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|Stageira & Olympiada
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The island of Kafkanas (ancient Kapros) in the Strymonic Gulf.
|Continued from previous page.
According to the ancient geographer Strabo, "the distance by sea around the peninsula from the city Acanthus as far as Stageirus, the city of Aristotle, is four hundred stadia. On this coast is a harbour, Caprus by name, and also an isle with the same name as the harbour." Strabo, Geography, Book 7, fragments, 34
He also wrote: "... there is a cape which with Athos forms the Strymonic Gulf, I mean the cape which has had on it a city called Apollonia. The first city on this gulf after the harbour of the Acanthians is Stageira, the native city of Aristotle, now deserted; this too belongs to the Chalcidians and so do its harbour, Caprus, and an isle bearing the same name as the harbour." Strabo, Geography, Book 7, fragments, 36 
Strabo's "400 stadia" between Akanthos and Stageira is quite an overestimate. The length of a stadion was not uniform around the Greek world and varied between 157 metres (itineraries) and 185 metres (Attic/Italic). 400 stadia would therefore be somewhere between 62.8 and 74 km. The distance between the two cities by land is about 25 km, and even if a ship gave the Marmari penisular (the tip of which is today called Cape Eletfherou) a wide berth, the distance by sea could not have been more than 35 km.
In modern times scholars were uncertain of the location of Ancient Stageira and Kapros. The island was tentatively identified by cartographers in the 17th century (see the historical maps in History of Stageira part 8), although since it is the only island in the area, this could not have been too difficult. However, since the remains of Stageira remained buried among trees and vegetation, debate continued about the location of city until the end of the 20th century when the Greek archaeologist Dr. Kostas Sismanidis began excavating here.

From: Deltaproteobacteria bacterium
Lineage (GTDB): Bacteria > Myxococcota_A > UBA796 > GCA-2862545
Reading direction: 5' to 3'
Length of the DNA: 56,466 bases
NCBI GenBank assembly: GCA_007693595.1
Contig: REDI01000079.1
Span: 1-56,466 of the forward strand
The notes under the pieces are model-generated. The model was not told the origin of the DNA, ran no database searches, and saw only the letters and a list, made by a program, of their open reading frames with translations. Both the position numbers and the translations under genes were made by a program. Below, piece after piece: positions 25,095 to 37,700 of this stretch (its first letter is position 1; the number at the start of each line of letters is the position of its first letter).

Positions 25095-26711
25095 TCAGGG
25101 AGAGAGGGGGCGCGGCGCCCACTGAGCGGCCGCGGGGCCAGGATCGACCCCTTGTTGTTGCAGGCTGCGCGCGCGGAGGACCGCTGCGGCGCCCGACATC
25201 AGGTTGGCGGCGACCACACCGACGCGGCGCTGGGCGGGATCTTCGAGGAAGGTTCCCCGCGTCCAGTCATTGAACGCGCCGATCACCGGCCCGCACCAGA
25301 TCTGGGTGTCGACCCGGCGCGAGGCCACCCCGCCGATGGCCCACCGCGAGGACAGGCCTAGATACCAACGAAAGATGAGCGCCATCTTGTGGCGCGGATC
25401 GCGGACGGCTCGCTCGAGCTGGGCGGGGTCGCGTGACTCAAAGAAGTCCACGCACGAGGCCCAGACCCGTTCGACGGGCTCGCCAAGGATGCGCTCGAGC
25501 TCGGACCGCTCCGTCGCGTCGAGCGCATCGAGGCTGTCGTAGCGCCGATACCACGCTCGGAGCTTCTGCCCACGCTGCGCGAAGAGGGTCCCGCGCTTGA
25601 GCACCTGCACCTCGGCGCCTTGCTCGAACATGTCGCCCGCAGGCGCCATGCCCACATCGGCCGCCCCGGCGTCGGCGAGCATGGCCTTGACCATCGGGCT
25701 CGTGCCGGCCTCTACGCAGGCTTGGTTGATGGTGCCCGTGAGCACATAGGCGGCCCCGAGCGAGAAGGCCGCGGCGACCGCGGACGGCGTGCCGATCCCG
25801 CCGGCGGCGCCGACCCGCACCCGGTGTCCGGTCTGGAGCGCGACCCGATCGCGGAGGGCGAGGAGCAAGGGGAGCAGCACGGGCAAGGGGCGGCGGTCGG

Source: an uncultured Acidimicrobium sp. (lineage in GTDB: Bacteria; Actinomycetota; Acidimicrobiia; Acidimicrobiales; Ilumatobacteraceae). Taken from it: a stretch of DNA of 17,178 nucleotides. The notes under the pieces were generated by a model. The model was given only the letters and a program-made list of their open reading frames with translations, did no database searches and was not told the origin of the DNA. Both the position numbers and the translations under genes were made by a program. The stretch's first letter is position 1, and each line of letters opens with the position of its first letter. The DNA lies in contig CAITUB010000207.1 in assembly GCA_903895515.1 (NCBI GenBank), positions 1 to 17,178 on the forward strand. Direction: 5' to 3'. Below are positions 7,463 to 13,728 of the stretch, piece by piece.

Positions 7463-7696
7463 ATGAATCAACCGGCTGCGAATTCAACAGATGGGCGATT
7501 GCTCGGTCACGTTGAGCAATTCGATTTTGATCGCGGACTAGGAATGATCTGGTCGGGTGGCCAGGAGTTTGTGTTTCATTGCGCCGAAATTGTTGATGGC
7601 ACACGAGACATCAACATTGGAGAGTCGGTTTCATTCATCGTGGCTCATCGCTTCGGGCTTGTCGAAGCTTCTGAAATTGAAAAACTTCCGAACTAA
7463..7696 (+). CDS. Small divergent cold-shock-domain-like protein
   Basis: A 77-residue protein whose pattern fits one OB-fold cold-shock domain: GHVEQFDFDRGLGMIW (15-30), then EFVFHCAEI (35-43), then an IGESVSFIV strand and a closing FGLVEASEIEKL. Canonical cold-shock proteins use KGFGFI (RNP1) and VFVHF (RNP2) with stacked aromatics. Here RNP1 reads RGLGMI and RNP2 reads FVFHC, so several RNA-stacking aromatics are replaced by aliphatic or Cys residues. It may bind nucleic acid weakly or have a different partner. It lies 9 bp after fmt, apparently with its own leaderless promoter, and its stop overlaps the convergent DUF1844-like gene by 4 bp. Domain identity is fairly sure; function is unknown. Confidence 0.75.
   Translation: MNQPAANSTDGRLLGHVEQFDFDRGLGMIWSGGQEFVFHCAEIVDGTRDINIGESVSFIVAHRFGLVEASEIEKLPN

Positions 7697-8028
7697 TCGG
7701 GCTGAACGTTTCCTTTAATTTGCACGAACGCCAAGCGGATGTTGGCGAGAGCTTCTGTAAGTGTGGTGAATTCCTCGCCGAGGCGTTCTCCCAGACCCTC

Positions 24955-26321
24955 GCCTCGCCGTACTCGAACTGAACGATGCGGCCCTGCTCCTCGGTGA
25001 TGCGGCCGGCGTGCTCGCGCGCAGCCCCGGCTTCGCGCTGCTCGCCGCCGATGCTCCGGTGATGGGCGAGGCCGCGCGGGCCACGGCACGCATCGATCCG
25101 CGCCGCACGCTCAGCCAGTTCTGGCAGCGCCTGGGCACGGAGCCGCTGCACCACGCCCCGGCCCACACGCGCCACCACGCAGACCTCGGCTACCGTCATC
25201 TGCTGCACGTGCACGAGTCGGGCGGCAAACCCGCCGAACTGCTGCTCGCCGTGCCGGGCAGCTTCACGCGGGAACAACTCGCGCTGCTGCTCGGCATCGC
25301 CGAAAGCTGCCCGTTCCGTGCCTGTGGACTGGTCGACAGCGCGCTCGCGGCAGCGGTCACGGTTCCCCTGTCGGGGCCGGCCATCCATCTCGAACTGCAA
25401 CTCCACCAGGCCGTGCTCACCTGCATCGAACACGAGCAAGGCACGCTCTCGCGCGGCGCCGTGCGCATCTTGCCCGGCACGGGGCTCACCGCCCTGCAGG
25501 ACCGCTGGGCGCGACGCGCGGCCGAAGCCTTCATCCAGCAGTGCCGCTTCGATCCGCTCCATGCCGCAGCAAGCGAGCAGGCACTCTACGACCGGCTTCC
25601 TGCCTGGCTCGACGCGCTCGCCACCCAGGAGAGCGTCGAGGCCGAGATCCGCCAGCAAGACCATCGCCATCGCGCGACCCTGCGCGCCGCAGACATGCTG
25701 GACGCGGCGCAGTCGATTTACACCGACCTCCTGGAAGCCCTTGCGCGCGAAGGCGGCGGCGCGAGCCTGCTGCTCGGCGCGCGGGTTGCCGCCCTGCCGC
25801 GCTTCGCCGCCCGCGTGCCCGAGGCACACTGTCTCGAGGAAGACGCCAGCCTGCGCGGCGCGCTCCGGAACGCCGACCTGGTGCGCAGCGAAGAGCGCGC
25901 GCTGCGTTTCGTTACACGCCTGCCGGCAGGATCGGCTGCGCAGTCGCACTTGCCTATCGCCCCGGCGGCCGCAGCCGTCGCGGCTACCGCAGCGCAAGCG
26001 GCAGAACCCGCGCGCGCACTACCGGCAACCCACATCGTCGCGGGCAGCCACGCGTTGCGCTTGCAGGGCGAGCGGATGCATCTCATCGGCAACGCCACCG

Evidence has been discovered proving that Kapros was inhabited from the classical era until the middle Byzantine period. At the western end of the island remains have been found of two large cisterns and a Byzantine building.
Silver stater of Stageira,
530-520 BC, depicting
a wild boar (kapros).
Detail of a gold medallion
Mid 3rd century AD.
Found in Abukir, Egypt. 
Museum. Inv. No. MΘ 4304.
Kafkanas island and the hills of eastern Halkidiki behind (west of) Olympiada from the northeast.
Marble relief of a wild boar.
Detail of a relief of Orpheus surrounded by animals. See photo below.
||Notes, references and links
1. Strabo on Stageira and Kapros.
Strabo (Greek, Στράβων, Strabon; 64/63 BC – circa 24 AD), Greek geographer, philosopher and historian from Amaseia in Pontus (today Amasya, Turkey).
four hundred stadia. A stadion is quivalent to 157-185 metres.
400 stadia = 400 x 157 = 62.8 km, or 400 x 185 = 74.0 km
The Geography of Strabo, Book 7, fragments, 1a - 60, edited by H. L. Jones. Harvard University Press, Cambridge, Mass.; William Heinemann Ltd, London. 1924. At Perseus Digital Library.
Orpheus playing his lyre to an audience of animals,
a popular theme in art, particularly in Roman times.
"With his songs, Orpheus, the bard of Thrace, allured the trees,
the savage animals, and even the insensate rocks, to follow him."
Ovid (43 BC – 17/18 AD), Metamorphoses, Book XI.
"Music has charms to soothe the savage breast,
To soften rocks, or bend a knotted oak."
William Congreve, The Mourning Bride, 1697, Act 1 Scene 1.
A relief on the side of a marble sarcophagus in the "Neo Attic" style
of the Roman imperial period, second quarter of the 3rd century AD,
in imitation of more ancient Classical and Hellenistic sculpture.
Thessaloniki Archaeological Museum. Inv. No. 1246.
This is one end of the sarcophagus in the photo on the previous page.
According to Greek myth, Orpheus learned to play the lyre from Apollo, who was given
the instrument by its inventor Hermes (see Ancient Stageira gallery, page 19).
Relief of a wild boar on the funerary stele of a warrior or hunter from the
Dodecanese island of Symi. Local marble. Archaic, first half of the 6th century BC.
Istanbul Archaeological Museum, Inv. No. 507 T.
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Additional photos: copyright © Konstanze Gundudis
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